Page 24 - Jewish Book Annual Volume 28

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J
e w i s h
B
o o k
A
n n u a l
18
world and into the heart of every man. It is his own complicity
with murder, even the murders he did not commit with his own
hand, the murders, however, from which he profited if only by
having survived.” Indeed,
A fter the Fall
was originally subtitled
The Survivor.
What appears to propel Quentin is his self-assumed
guilt for having survived, the knowledge that in his survival is a
facet of joy at the accident of birth which allowed him to escape
the mass machinery of death that claimed his brothers. But he
revives the major experiences of his life in the dense shadow of the
concentration camp “. . . dominating the stage, is the blasted stone
tower of a German concentration camp. Its wide lookout windows
are like eyes which at the moment seem blind and dark, bent
reinforcing rods sticking out of it, like broken tentacles.” Inter-
mittently, as Quentin embarks upon the searching pilgrimage of
his truth, the tower lights. He is unaccountably nervous, though
not visibly distressed when he visits the camp with a young German
girl; he is more amazed at his lack of feeling: “I guess I thought
I'd be indignant or angry but its like swallowing a lump of earth.
It’s strange.”
Hochhuth, in
The Depu ty,
paralleled Quentin’s inability to
feel when he noted that the immensity of the process, coupled with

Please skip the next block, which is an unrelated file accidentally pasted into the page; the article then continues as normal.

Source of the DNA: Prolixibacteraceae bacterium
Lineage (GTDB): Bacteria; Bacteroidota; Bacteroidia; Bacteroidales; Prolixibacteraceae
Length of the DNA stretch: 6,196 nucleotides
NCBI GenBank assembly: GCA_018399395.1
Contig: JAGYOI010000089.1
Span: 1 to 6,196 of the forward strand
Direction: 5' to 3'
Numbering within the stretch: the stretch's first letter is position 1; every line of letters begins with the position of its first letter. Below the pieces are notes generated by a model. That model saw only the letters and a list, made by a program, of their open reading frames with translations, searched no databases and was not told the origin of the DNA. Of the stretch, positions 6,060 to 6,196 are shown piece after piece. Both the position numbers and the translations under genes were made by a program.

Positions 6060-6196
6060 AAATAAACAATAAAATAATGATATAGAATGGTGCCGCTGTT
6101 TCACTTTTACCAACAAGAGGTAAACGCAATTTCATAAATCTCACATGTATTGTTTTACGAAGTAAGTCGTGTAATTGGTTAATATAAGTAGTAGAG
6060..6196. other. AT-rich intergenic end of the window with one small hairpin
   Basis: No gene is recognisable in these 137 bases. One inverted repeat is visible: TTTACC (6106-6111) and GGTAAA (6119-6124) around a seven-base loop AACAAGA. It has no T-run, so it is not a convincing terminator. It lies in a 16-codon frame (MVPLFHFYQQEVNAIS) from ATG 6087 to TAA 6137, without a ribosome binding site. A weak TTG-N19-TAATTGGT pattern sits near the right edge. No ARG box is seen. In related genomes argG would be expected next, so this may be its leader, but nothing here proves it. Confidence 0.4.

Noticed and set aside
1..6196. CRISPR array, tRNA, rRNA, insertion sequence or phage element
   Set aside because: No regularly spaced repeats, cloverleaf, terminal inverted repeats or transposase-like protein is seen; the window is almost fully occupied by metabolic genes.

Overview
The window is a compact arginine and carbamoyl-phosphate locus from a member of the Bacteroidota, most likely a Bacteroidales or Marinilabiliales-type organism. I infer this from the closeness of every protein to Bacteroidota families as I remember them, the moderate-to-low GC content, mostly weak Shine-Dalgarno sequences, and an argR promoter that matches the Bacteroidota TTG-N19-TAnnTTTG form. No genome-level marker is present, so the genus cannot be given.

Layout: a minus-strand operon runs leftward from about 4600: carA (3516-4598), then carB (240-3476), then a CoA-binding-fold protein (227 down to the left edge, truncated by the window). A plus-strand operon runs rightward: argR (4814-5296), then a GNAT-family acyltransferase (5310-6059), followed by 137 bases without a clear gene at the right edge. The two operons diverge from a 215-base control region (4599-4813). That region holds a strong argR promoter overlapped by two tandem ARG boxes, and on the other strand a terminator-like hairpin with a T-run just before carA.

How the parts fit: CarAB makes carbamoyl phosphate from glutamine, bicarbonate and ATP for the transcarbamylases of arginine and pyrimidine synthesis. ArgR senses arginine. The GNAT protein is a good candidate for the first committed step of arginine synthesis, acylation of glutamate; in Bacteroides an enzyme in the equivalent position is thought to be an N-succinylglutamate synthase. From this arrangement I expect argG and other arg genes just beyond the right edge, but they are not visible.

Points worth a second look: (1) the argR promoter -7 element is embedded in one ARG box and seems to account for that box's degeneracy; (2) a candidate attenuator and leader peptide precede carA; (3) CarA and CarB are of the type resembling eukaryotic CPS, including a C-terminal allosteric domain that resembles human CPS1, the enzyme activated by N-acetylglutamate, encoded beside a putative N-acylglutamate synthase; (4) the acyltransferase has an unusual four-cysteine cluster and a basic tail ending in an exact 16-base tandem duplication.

its absolute reality, went beyond the abilities of human compre-
hension. Interestingly, Quentin recalls a similar inability to mourn
his dead mother. He describes himself as a mirror, and the ceme-
tery in which she lay buried as a field of buried mirrors, an image
which invigorates the play far more than has been previously
noted. He asks Holga, the German girl, why she keeps coming
back. She replies, “I don’t know. Perhaps . . . because I didn’t die
here.” The mirror self-reflects; the camp becomes Quentin's
cemetery. He may mourn his brothers who died here but with the
peculiar comfort of tranquility in having survived. Uneasy,
Quentin asks if Holga feels some complicity in the exterminations
since she, being the apparent paradox of German and victim,
reflects his double identity of Jewrsurvivor. Holga replies “Quentin
. . . no one they didn’t kill can be innocent again.”
It would appear then that the forfeiture of innocence is a process
beginning with the recognition of man’s solitude in his desperate
need to survive and his horror in the guilt-pleasure which results
when survival is achieved amid the destruction of others. Holga
has consciously assumed and adjusted her burden in order to go
on living.
The Murder of Innocence
There is another kind of murder present here: the murder of
innocence in the wake of its betrayal, exemplified in the play as